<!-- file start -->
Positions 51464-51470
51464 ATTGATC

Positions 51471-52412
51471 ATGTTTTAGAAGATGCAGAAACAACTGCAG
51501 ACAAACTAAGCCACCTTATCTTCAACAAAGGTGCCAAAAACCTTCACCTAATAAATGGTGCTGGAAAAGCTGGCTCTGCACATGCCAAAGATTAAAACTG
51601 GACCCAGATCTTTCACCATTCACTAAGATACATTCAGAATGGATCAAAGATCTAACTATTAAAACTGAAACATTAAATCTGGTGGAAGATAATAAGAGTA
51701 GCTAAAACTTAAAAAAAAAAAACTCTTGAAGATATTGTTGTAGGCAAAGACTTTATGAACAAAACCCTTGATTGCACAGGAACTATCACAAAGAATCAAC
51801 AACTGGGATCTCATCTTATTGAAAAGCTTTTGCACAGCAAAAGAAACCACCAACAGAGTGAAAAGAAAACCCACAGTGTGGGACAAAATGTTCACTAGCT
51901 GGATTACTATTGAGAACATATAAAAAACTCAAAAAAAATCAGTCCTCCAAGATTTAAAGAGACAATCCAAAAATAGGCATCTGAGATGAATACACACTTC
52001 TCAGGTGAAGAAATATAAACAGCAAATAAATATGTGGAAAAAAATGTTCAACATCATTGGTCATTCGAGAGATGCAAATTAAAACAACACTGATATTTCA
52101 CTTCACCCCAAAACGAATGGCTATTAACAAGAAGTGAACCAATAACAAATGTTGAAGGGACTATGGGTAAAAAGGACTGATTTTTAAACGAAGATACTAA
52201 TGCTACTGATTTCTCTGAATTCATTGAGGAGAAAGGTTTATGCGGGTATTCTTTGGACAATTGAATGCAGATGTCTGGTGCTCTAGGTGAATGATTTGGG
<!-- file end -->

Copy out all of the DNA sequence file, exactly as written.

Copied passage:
Positions 51464-51470
51464 ATTGATC

Positions 51471-52412
51471 ATGTTTTAGAAGATGCAGAAACAACTGCAG
51501 ACAAACTAAGCCACCTTATCTTCAACAAAGGTGCCAAAAACCTTCACCTAATAAATGGTGCTGGAAAAGCTGGCTCTGCACATGCCAAAGATTAAAACTG
51601 GACCCAGATCTTTCACCATTCACTAAGATACATTCAGAATGGATCAAAGATCTAACTATTAAAACTGAAACATTAAATCTGGTGGAAGATAATAAGAGTA
51701 GCTAAAACTTAAAAAAAAAAAACTCTTGAAGATATTGTTGTAGGCAAAGACTTTATGAACAAAACCCTTGATTGCACAGGAACTATCACAAAGAATCAAC
51801 AACTGGGATCTCATCTTATTGAAAAGCTTTTGCACAGCAAAAGAAACCACCAACAGAGTGAAAAGAAAACCCACAGTGTGGGACAAAATGTTCACTAGCT
51901 GGATTACTATTGAGAACATATAAAAAACTCAAAAAAAATCAGTCCTCCAAGATTTAAAGAGACAATCCAAAAATAGGCATCTGAGATGAATACACACTTC
52001 TCAGGTGAAGAAATATAAACAGCAAATAAATATGTGGAAAAAAATGTTCAACATCATTGGTCATTCGAGAGATGCAAATTAAAACAACACTGATATTTCA
52101 CTTCACCCCAAAACGAATGGCTATTAACAAGAAGTGAACCAATAACAAATGTTGAAGGGACTATGGGTAAAAAGGACTGATTTTTAAACGAAGATACTAA
52201 TGCTACTGATTTCTCTGAATTCATTGAGGAGAAAGGTTTATGCGGGTATTCTTTGGACAATTGAATGCAGATGTCTGGTGCTCTAGGTGAATGATTTGGG